This is what your code is simulating. Calling List<T>.Add is going to be lightning-fast in all but the occasional case where the list has to resize its internal array; but this is smoothed out by all the other adds that happen quite quickly. So you're not likely to see a significant amount of contention in this context, especially testing on a personal PC with, e.g., even 8 cores (as you stated you have in a comment somewhere). Maybe you might see more contention on something like a 24-core machine, where many cores can be trying to add to the list literally at the same time.

Contention is much more likely to creep in where you read from your collection, esp. in foreach loops (or LINQ queries which amount to foreach loops under the hood) which require locking the entire operation so that you aren't modifying your collection while iterating over it.

If you can realistically reproduce this scenario, I believe you will see ConcurrentBag<T> scale much better than your current test is showing.


Update: Here is a program I wrote to compare these collections in the scenario I described above (multiple writers, many readers). Running 25 trials with a collection size of 10000 and 8 reader threads, I got the following results:

Took 529.0095 ms to add 10000 elements to a List<double> with 8 reader threads.
Took 39.5237 ms to add 10000 elements to a ConcurrentBag<double> with 8 reader threads.
Took 309.4475 ms to add 10000 elements to a List<double> with 8 reader threads.
Took 81.1967 ms to add 10000 elements to a ConcurrentBag<double> with 8 reader threads.
Took 228.7669 ms to add 10000 elements to a List<double> with 8 reader threads.
Took 164.8376 ms to add 10000 elements to a ConcurrentBag<double> with 8 reader threads.
[ ... ]
Average list time: 176.072456 ms.
Average bag time: 59.603656 ms.

So clearly it depends on exactly what you're doing with these collections.

share|improve this answer
    
I do read from it but as I mentioned in the original post, the amount of time it took was proportionate. However, it may not have been a valid test because of how Parallel.For creates new threads differently for the two cases –  TriArc Jan 24 '11 at 21:40
    
@TriArc: Sorry, I was going from the code you posted rather than the words you wrote (I do that a lot). I now see that you say you tested concurrent reads/writes but without seeing the code it's hard to say what's going on there. Did you test with 1 reader and 1 writer? All I can tell you is that my understanding of the collections in System.Collections.Concurrent is that they're designed to be scalable, so the best tests to measure their benefits will be ones that involve large numbers of readers and/or writers. –  Dan Tao Jan 24 '11 at 21:43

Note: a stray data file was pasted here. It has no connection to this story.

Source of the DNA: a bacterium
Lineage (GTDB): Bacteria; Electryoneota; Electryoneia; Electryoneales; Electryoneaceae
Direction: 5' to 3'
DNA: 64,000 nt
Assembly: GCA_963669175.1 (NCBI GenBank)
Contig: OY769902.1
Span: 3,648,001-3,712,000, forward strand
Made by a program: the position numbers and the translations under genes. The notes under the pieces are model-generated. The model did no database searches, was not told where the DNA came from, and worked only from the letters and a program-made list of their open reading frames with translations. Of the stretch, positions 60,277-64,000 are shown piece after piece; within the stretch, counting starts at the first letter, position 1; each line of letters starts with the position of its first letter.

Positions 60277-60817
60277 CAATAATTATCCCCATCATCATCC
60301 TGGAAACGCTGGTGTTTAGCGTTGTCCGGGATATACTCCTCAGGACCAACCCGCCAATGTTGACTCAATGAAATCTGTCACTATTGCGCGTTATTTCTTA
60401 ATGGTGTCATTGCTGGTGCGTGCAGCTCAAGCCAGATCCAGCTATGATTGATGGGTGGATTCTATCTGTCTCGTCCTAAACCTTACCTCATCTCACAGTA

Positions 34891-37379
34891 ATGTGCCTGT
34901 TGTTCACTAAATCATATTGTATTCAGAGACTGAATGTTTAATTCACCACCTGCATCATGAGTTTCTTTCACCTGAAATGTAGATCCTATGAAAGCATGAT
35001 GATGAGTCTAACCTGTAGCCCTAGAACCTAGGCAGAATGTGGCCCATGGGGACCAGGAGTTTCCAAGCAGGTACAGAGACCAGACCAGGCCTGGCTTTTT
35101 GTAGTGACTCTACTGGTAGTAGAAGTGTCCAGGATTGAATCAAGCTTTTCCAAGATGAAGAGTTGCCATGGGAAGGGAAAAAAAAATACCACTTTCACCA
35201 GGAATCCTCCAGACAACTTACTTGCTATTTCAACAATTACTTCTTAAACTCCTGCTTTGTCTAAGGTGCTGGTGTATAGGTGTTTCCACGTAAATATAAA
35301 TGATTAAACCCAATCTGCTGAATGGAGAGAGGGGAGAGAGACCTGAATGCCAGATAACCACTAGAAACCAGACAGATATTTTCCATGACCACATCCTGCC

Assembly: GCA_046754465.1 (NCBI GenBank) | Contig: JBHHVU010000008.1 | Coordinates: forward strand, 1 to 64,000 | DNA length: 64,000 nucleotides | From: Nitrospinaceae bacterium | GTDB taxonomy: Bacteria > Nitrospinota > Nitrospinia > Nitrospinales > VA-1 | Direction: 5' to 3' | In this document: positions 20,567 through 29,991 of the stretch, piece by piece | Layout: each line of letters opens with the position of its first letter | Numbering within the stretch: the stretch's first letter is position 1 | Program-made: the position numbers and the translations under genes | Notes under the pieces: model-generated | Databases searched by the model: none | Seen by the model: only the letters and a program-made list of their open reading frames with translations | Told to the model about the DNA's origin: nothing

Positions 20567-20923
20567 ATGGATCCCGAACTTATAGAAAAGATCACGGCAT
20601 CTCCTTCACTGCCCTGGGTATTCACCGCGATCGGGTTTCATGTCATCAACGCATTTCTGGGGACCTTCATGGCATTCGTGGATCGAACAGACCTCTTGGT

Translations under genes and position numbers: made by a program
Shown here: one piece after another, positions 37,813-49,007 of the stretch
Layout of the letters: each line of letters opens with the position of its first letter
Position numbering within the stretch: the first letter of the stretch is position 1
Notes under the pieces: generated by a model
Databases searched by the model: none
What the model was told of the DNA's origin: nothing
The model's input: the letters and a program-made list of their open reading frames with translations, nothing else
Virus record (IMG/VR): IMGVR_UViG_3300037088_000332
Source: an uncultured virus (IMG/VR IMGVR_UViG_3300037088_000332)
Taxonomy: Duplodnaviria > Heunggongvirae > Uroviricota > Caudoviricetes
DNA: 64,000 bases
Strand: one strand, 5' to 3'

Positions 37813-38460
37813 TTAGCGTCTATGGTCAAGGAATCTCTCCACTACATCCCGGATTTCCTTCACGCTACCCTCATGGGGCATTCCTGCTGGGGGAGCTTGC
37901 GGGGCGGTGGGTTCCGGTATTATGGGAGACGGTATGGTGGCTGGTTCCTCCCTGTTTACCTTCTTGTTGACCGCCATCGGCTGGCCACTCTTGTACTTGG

@TriArc: But anyway, I would recommend at least taking a look at the program I posted on pastebin. Maybe comparing that to what you're doing and seeing what makes our tests different will shed some light on the subject. –  Dan Tao Jan 24 '11 at 21:44
    
thanks for the code. You do a pretty thorough comparison. –  TriArc Jan 25 '11 at 1:55
2  
Heh, just found this while researching ConcurrentBag for a problem, where, interestingly enough, I never read from the collection (until after the threads finish writing to it and re-join the parent). The particular case involves partitioning data into multiple sets -- so, perhaps not as rare as you might think ;-) –  Cameron Dec 10 '11 at 4:51

As a general answer:

  • Concurrent collections that use locking can be very fast if there is little or no contention for their data (i.e., locks). This is due to the fact that such collection classes are often built using very inexpensive locking primitives, especially when uncontented.
  • Lockless collections can be slower, because of tricks used to avoid locks and due to other bottlenecks such as false sharing, complexity required to implement their lockless nature leading to cache misses, etc...

To summarize, the decision of which way is faster is highly dependant on the data structures employed and the amount of contention for the locks among other issues (e.g., num readers vs. writers in a shared/exclusive type arrangement).

Your particular example has a very high degree of contention, so I must say I am surprised by the behavior. On the other hand, the amount of work done while the lock is kept is very small, so maybe there is little contention for the lock itself, after all. There could also be deficiencies in the implementation of ConcurrentBag's concurrency handling which makes your particular example (with frequent inserts and no reads) a bad use case for it.

share|improve this answer

Looking at the program using MS's contention visualizer shows that ConcurrentBag<T> has a much higher cost associated with parallel insertion than simply locking on a List<T>. One thing I noticed is there appears to be a cost associated with spinning up the 6 threads (used on my machine) to begin the first ConcurrentBag<T> run (cold run). 5 or 6 threads are then used with the List<T> code, which is faster (warm run). Adding another ConcurrentBag<T> run after the list shows it takes less time than the first (warm run).

From what I'm seeing in the contention, a lot of time is spent in the ConcurrentBag<T> implementation allocating memory. Removing the explicit allocation of size from the List<T> code slows it down, but not enough to make a difference.